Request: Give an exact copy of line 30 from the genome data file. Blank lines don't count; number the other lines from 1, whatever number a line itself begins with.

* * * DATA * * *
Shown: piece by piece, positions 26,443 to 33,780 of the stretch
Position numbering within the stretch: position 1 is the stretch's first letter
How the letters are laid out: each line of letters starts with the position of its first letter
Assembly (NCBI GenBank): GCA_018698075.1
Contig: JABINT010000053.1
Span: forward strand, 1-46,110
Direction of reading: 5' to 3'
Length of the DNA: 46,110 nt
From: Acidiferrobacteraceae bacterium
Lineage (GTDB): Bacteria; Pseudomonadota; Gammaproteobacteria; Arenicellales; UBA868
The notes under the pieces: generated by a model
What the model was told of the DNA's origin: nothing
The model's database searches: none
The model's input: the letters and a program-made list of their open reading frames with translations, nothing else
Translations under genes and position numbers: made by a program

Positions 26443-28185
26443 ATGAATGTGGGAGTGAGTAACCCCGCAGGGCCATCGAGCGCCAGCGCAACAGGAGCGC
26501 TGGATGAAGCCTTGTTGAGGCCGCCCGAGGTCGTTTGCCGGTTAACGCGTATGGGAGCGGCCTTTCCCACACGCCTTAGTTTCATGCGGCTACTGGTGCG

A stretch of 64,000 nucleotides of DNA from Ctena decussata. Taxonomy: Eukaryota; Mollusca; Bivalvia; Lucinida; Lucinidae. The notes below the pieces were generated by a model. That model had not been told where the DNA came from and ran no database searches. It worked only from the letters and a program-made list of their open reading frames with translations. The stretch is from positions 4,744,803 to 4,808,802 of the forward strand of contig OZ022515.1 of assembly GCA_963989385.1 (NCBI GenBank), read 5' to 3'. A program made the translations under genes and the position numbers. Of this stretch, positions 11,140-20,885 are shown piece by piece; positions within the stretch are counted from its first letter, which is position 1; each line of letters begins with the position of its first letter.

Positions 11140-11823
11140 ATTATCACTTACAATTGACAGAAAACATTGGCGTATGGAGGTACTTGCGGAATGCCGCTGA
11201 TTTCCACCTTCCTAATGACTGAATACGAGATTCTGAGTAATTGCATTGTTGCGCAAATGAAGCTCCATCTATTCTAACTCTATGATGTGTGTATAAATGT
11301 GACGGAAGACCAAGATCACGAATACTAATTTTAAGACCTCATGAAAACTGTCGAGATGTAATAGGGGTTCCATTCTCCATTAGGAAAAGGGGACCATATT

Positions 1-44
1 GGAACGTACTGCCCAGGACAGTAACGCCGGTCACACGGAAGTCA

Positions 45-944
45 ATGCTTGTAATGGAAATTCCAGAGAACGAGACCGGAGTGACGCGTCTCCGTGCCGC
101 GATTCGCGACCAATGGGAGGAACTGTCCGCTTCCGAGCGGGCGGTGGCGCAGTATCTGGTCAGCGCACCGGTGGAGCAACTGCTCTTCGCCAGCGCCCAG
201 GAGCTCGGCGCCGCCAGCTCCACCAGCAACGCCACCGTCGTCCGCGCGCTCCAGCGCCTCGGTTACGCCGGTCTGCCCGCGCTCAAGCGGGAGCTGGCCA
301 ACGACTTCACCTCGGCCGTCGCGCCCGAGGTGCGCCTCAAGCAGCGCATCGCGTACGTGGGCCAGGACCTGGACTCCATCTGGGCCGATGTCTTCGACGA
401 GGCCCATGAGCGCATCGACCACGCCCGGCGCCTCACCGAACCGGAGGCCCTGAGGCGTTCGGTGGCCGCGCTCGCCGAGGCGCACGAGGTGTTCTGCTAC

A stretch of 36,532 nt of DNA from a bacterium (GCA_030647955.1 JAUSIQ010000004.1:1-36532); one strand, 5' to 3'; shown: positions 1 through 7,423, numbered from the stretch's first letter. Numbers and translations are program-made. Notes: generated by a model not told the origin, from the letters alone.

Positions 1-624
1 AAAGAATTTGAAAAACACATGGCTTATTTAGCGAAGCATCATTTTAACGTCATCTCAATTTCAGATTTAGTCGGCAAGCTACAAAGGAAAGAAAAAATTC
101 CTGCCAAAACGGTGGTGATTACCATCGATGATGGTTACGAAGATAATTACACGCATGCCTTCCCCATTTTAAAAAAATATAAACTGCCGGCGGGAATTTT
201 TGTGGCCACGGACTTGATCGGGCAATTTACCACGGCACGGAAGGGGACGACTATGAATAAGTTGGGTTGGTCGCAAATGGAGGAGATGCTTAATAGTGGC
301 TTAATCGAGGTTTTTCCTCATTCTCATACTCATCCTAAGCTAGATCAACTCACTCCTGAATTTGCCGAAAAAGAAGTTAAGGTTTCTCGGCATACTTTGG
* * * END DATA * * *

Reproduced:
301 ACGACTTCACCTCGGCCGTCGCGCCCGAGGTGCGCCTCAAGCAGCGCATCGCGTACGTGGGCCAGGACCTGGACTCCATCTGGGCCGATGTCTTCGACGA